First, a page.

Barnavårdens institutioner : framväxt, ideologi och struktur

by Sallnäs, Marie

Abstract (Summary)
The study presents an overview of the historical growth and deve-lopment of residential care for children and youth in Sweden as well as an analysis of the present-day structure and organisation. The empirical material consists of official statistics, government reports and data from a questionnaire addressed to all registered residential homes in the child welfare sector at the end of 1995. The history of residential care for children and youth is marked by a period of establishment and expansion in the first decades of the last century, followed by a process of major de-institutionalisa-tion in the period after the Second World War. A third phase was introduced with the Social Service Act of 1980, which laid down new premises for child welfare. Traditional concepts of children’s homes were replaced in the legislation by the “HVB-home” and the dividing line between institutions and foster homes became blurred. The study shows that contrary to what was intended, a growing part of out-of-home placements during the 1980:s and 1990:s where into residential care. In fact, residential care has taken over “market shares” from foster care in Sweden. Analysis of the range of alternatives shows that residential care today is relatively small-scale and that nearly all of the smaller units are privately run. Approximately half of the homes have teenagers as their target group and most homes work with longer-term pro-grammes of treatment and care. Educational background among staff varies considerably, but in general the level of educational is low. So far, no professional forces have proved strong enough to organise the field on a mutually knowledgeable, normative ground. A problem is the lack of unanimous concepts and a common language with a terminology that can be used for a systematic de-scription of the care or treatment given. What is clear, however, is that a new form of residential care can be identified – so-called hy-brid homes that are somewhere in between extended foster homes and small institutions – and that these homes have gained a con-siderable position in the field.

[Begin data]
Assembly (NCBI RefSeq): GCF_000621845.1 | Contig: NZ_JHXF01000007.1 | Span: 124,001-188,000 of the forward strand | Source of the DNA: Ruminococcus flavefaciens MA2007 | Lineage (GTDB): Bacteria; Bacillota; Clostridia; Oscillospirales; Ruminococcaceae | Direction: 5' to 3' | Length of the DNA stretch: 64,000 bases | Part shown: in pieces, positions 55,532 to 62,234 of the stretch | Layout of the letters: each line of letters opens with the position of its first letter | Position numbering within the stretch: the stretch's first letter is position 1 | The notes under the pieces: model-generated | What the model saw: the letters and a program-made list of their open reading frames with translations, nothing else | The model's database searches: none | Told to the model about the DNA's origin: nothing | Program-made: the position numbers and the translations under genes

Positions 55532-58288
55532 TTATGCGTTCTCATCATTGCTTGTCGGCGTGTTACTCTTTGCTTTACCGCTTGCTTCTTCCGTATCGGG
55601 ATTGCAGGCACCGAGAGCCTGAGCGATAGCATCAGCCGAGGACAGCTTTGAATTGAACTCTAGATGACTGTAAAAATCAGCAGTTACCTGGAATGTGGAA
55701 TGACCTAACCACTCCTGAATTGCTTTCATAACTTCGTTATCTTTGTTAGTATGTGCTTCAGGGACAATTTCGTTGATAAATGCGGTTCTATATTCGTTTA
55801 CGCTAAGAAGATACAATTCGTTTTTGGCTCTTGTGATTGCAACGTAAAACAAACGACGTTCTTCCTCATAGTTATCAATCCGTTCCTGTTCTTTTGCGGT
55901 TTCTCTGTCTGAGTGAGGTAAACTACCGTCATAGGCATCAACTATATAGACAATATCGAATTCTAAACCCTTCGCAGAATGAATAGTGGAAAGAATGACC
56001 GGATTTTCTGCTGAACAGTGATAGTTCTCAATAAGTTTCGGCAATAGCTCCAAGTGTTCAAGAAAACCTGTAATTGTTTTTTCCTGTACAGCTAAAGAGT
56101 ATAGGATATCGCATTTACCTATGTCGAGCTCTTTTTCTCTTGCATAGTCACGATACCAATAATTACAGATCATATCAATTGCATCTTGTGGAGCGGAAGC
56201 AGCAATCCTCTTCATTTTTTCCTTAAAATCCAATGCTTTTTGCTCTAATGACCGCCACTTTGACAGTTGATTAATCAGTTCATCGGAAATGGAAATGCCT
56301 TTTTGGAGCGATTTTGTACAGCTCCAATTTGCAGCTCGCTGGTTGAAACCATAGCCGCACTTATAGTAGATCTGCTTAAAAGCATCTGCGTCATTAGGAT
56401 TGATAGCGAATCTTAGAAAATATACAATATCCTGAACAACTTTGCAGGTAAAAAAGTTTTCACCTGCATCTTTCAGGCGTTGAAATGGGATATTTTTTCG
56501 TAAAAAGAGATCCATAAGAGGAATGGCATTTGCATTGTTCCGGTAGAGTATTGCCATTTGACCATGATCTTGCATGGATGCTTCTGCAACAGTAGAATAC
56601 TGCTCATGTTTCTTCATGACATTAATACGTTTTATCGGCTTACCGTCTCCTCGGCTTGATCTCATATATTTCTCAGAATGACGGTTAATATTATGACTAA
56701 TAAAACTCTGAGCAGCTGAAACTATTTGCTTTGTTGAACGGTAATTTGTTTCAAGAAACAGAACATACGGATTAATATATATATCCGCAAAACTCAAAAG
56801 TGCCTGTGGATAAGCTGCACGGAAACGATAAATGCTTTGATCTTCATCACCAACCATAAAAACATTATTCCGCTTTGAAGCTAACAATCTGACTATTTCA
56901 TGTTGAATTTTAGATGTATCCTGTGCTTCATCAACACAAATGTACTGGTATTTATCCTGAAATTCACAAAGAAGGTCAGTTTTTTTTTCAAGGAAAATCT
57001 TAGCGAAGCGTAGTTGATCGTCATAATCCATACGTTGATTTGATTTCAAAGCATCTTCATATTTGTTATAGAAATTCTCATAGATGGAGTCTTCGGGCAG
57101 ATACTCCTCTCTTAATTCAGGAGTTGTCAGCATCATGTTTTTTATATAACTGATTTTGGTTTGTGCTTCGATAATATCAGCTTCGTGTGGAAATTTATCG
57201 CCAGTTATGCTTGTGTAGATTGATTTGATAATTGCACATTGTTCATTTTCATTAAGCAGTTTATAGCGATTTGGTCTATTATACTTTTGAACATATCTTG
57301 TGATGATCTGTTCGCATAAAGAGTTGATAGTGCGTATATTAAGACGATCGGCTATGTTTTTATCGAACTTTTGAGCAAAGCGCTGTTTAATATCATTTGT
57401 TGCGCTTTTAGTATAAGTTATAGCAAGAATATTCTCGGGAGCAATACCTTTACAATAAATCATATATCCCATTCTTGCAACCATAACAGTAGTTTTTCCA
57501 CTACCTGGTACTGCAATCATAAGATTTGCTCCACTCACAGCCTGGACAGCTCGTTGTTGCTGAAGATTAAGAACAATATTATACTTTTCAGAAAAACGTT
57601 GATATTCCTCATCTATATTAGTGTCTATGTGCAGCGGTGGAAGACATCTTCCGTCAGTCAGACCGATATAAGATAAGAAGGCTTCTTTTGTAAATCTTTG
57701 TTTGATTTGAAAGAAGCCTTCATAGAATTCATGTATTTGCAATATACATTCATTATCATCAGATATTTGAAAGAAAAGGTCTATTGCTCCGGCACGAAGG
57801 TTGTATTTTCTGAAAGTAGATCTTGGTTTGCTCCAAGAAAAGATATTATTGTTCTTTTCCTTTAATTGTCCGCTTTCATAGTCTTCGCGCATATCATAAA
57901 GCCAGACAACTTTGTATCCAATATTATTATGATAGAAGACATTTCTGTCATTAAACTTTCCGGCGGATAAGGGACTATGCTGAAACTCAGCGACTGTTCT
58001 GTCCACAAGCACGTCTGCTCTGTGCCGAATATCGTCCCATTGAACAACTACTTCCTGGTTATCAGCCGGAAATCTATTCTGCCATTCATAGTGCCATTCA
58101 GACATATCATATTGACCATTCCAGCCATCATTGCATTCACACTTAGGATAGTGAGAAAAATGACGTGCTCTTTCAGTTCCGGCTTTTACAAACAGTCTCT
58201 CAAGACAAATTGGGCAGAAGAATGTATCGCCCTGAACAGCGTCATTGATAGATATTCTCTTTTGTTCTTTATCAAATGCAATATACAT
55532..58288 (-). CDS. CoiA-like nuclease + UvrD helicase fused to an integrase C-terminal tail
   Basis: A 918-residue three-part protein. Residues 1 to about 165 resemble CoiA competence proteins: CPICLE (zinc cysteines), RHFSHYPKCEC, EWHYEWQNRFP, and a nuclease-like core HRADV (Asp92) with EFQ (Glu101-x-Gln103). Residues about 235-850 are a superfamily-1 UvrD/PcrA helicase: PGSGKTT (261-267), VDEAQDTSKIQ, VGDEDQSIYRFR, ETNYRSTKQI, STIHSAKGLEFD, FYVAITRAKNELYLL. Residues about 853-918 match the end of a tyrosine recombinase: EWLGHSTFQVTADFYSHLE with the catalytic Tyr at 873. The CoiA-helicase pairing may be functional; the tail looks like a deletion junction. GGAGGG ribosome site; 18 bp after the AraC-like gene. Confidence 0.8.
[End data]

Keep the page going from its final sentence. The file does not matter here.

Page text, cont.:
Bibliographical Information:


School:Stockholms universitet

School Location:Sweden

Source Type:Doctoral Dissertation

Keywords:SOCIAL SCIENCES; Social sciences; Social work; institutionsvård; HVB-hem; social barnavård; samhällsvård


Date of Publication:01/01/2000

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